Neutron stars are extremely dense stellar objects that form when giant stars explode and die—in the explosion, their cores collapse, and the protons and electrons melt into each other to form a remnant neutron star.
In 2017, the merging of two neutron stars, called GW170817, was first observed by the LIGO and Virgo gravitational-wave detectors. This merger is well-known because scientists were also able to see light produced from it: high-energy gamma rays, visible light, and microwaves. Since then, an average of three scientific studies on GW170817 have been published every
The largest Arctic research campaign in history just came to a close. For more than a year, a rotating group of roughly 500 scientists and staffers have been traveling the region on a research vessel called the Polarstern as part of the Multidisciplinary drifting Observatory for the Study of Arctic Climate expedition, or MOSAiC.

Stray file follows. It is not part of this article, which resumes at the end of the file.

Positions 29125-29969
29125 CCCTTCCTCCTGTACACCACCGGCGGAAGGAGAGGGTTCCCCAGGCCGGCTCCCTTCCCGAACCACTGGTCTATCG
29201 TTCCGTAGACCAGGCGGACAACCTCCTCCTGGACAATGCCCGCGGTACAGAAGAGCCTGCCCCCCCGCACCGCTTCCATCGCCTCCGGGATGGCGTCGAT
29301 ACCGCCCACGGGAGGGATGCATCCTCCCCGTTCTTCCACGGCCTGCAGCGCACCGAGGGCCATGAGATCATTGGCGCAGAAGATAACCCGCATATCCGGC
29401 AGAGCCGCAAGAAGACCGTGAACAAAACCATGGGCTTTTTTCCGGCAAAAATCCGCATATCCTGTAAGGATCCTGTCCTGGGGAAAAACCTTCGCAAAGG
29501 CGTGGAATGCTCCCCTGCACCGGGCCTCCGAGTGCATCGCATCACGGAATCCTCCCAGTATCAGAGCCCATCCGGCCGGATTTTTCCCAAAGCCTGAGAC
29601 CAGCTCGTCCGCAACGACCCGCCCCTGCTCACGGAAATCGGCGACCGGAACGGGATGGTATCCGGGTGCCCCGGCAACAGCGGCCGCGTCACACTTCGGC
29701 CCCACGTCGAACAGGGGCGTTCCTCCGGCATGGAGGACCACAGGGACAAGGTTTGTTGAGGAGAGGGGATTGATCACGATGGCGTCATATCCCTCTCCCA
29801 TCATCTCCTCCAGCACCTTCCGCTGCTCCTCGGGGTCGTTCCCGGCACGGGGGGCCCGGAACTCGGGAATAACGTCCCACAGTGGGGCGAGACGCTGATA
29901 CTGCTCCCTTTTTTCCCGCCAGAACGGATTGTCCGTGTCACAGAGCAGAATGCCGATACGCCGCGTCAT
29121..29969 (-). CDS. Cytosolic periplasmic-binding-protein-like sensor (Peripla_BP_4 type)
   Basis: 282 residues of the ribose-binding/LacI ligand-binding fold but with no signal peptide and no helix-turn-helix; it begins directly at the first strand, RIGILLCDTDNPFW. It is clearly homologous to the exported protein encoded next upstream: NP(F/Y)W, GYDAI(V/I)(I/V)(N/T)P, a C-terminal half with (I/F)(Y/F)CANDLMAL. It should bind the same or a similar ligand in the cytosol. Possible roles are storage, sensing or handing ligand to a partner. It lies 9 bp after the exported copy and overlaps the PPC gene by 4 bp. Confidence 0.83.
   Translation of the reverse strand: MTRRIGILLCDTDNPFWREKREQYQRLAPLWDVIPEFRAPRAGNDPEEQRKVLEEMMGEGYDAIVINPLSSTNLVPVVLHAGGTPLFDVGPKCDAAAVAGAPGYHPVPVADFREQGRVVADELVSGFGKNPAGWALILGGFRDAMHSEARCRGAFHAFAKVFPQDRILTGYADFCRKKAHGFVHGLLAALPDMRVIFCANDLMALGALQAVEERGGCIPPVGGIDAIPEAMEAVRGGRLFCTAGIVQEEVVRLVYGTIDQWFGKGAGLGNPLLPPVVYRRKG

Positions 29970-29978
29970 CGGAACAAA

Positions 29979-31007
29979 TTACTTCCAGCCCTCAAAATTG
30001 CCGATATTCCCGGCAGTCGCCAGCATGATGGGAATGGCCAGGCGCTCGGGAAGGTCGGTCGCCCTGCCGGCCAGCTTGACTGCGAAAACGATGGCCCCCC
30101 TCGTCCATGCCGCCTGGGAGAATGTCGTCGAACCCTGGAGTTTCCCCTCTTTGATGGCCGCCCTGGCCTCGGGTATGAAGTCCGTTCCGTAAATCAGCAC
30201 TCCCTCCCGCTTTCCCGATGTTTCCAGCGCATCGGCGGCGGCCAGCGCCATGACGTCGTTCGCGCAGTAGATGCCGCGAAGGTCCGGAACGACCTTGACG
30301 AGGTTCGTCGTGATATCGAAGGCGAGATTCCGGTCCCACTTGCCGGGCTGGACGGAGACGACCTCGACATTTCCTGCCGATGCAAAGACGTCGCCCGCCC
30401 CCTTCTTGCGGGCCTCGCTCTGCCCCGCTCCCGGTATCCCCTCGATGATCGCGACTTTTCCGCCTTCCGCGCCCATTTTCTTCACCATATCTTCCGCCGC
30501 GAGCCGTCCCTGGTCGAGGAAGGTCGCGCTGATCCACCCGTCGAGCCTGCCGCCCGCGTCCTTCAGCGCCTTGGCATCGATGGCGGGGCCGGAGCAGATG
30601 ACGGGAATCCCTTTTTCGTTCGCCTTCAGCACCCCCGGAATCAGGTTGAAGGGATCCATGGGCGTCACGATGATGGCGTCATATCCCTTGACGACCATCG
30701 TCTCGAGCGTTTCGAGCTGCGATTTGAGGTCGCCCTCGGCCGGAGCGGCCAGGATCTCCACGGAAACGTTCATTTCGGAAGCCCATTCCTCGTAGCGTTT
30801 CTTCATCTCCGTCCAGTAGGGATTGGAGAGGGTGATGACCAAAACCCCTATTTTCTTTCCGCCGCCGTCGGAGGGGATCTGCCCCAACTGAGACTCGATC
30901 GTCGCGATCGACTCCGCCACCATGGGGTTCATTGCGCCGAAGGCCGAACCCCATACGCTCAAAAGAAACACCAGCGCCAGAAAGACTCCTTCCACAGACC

The expedition began last September, when a team packed the ship with 1 million pounds of equipment and set off from Norway toward the North Pole. They then attached the vessel to an ice floe north of Siberia and let it carry them westward for thousands of miles. This allowed the multidisciplinary group of researchers to closely observe the Arctic’s air, ice, and ecosystems to learn more about them and their bearing on our changing climate.
A new model of competitiveness devised by academics at Goldsmiths, University of London in partnership with Microsoft scores almost half (46%) of UK firms in the lowest quadrant, posing a threat to Britain’s prosperity as organisations rally from the impact of COVID-19, and prepare for Brexit as UK-EU negotiations reach their conclusion.
The research finds that more than half (54%) of UK organisations surveyed have seen a decrease in revenue this year compared to last year, with more than one in five (22%) experiencing a drop greater than 15%. The same proportion (22%) had to scrap an existing business model within days of entering the UK’s first lockdown, and 45% of leaders surveyed expect their current business model will cease to exist in 5 years’ time – an increase of 12% over the past year.
However, the model also identifies minimal, rapid changes that UK organisations